HFBA Supports Women’s Health
The HFBA is proud to support raising awareness and funds for Women’s Health issues during the month of October. As firefighters we are quick to mitigate our patients’ health emergencies but far too often put our own on the back burner.
This year the HFBA is donating proceeds from our pink sales to Angels of Las Vegas, a local non-profit dedicated to helping children and adults who need support going through cancer and life threatening illness, as well as SAFE House a local Henderson non-profit that provides shelter, counseling, advocacy, housing assistance, and education to victims of domestic violence.
What are some of the latest statistics related to cancer in the fire service?
Cancer is one of the most dangerous threats to firefighter health and safety. Cancer caused 66 percent of the career firefighter line-of-duty deaths from 2002 to 2019, according to data from the International Association of Fire Fighters (IAFF). Cancer caused 70 percent of the line-of-duty deaths for career firefighters in 2016. Firefighters have a 9 percent higher risk of being diagnosed with cancer and a 14 percent higher risk of dying from cancer than the general U.S. population, according to research by the CDC/National Institute for Occupational Health and Safety (NIOSH).
In 2022, an estimated 287,850 new cases of invasive breast cancer are expected to be diagnosed in women in the US. About 1 in 8 US women will develop breast cancer. Breast cancer is the most commonly diagnosed cancer among American women. In 2022, it’s estimated that about 30% of newly diagnosed cancers in women will be breast cancers. A woman’s risk of breast cancer nearly doubles if she has a first-degree relative (mother, sister, daughter) who has been diagnosed with breast cancer. Less than 15% of women who get breast cancer have a family member diagnosed with it.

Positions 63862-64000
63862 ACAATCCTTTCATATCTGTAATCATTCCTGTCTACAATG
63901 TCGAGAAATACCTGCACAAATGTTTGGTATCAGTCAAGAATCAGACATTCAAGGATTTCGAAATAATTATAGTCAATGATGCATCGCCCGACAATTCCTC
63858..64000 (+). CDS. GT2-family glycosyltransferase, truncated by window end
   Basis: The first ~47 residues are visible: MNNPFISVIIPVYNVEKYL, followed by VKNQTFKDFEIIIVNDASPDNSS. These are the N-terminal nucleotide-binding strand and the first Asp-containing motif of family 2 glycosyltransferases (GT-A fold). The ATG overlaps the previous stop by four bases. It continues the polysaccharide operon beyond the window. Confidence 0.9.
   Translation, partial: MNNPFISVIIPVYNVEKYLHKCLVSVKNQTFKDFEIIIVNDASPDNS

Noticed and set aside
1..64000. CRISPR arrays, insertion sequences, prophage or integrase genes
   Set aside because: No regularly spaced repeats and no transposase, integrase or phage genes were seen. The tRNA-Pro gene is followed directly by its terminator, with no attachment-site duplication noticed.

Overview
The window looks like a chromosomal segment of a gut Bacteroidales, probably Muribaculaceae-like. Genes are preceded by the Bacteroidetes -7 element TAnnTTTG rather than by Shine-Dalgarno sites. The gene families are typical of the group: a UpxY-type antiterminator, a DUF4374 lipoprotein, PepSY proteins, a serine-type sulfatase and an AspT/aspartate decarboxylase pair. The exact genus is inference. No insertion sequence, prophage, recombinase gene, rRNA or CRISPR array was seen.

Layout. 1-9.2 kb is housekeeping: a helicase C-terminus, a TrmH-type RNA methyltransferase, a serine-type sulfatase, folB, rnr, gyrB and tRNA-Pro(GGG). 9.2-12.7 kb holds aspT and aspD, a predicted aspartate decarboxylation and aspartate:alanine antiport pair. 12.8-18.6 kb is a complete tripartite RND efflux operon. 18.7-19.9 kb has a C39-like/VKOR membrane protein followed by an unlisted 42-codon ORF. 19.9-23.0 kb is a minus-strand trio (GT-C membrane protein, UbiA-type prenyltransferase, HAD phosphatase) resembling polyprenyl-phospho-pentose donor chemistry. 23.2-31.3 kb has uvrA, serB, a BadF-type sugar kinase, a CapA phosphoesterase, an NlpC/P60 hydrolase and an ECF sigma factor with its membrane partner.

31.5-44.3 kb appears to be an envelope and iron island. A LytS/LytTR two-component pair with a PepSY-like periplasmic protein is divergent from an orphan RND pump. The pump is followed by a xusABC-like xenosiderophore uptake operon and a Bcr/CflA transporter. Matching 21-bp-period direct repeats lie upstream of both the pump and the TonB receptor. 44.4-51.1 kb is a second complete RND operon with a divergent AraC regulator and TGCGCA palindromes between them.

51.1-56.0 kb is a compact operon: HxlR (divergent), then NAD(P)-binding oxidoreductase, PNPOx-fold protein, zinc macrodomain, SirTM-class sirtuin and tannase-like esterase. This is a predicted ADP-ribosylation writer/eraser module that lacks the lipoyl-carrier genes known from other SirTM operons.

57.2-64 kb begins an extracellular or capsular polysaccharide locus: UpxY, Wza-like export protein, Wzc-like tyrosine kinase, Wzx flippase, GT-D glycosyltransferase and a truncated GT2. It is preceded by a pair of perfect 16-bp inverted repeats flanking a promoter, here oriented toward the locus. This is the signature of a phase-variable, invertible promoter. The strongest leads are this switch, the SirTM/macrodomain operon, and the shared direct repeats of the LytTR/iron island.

About 5-10% of breast cancers can be linked to known gene mutations inherited from one’s mother or father. Mutations in the BRCA1 and BRCA2 genes are the most common. On average, women with a BRCA1 mutation have up to a 72% lifetime risk of developing breast cancer. For women with a BRCA2 mutation, the risk is 69%. Breast cancer that is positive for the BRCA1 or BRCA2 mutations tends to develop more often in younger women. An increased ovarian cancer risk is also associated with these genetic mutations.
Due to historically smaller sample sizes, there has been limited evidence-based research regarding occupational cancer among women in the fire service. San Francisco has more female firefighters than any other city in the country, and an increasing number of them are being diagnosed with breast cancer. Approximately 16% of the department’s firefighters are women. Of that number, 15% of female firefighters between 40 and 50 years old have been diagnosed with breast cancer, which is six times the national average.